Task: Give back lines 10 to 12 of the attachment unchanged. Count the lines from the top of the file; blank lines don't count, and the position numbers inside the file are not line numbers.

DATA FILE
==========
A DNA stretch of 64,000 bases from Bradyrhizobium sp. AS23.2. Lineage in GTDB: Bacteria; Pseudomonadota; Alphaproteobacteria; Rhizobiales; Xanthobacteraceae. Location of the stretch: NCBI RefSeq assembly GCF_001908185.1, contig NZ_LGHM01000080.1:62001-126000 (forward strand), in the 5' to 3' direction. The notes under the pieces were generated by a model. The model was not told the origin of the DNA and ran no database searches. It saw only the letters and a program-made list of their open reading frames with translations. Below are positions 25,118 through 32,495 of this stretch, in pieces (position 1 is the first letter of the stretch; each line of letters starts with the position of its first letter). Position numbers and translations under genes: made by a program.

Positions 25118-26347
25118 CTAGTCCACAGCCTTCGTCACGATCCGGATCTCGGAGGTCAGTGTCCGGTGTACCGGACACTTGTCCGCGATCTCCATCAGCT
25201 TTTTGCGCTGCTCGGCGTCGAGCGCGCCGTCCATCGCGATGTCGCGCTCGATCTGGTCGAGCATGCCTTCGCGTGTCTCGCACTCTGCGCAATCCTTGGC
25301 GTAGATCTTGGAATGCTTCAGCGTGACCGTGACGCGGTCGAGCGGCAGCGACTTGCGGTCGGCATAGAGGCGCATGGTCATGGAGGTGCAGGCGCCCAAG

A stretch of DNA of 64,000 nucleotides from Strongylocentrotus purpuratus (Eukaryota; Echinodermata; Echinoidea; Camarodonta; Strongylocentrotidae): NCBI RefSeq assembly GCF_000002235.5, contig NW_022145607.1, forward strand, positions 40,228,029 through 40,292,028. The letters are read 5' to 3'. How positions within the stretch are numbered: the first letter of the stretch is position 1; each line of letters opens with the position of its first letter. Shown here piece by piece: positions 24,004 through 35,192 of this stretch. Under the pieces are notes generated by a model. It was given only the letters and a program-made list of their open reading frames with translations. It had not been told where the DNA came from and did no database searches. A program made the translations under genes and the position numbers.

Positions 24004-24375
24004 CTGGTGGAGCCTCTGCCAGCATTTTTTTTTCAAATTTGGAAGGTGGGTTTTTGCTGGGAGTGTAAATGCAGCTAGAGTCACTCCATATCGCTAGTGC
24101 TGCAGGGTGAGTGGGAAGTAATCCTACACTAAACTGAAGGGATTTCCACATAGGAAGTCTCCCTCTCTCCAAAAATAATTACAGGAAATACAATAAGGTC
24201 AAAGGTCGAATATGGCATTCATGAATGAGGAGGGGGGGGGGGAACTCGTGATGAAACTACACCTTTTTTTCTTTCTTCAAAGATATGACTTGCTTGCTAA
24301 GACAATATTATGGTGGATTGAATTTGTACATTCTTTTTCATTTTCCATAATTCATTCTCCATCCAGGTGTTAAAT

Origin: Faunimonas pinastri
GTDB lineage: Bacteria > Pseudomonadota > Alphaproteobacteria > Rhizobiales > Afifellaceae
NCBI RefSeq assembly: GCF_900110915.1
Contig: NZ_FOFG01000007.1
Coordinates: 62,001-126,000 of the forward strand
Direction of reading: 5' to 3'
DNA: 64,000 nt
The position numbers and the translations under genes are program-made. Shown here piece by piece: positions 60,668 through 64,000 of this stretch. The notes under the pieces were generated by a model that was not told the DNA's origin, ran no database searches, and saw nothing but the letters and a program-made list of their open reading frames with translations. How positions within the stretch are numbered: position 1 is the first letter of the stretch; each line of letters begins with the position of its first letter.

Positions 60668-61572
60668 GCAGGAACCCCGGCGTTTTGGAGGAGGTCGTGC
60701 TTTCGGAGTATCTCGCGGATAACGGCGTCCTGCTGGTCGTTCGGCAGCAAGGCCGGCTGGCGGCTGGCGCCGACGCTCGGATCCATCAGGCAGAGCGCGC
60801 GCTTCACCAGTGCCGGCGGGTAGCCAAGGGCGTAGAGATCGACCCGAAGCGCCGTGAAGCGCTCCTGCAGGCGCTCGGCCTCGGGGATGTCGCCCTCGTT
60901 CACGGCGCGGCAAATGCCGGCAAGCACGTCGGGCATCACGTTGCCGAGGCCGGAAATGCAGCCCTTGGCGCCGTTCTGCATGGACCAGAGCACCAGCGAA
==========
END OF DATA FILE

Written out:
24201 AAAGGTCGAATATGGCATTCATGAATGAGGAGGGGGGGGGGGAACTCGTGATGAAACTACACCTTTTTTTCTTTCTTCAAAGATATGACTTGCTTGCTAA
24301 GACAATATTATGGTGGATTGAATTTGTACATTCTTTTTCATTTTCCATAATTCATTCTCCATCCAGGTGTTAAAT

Origin: Faunimonas pinastri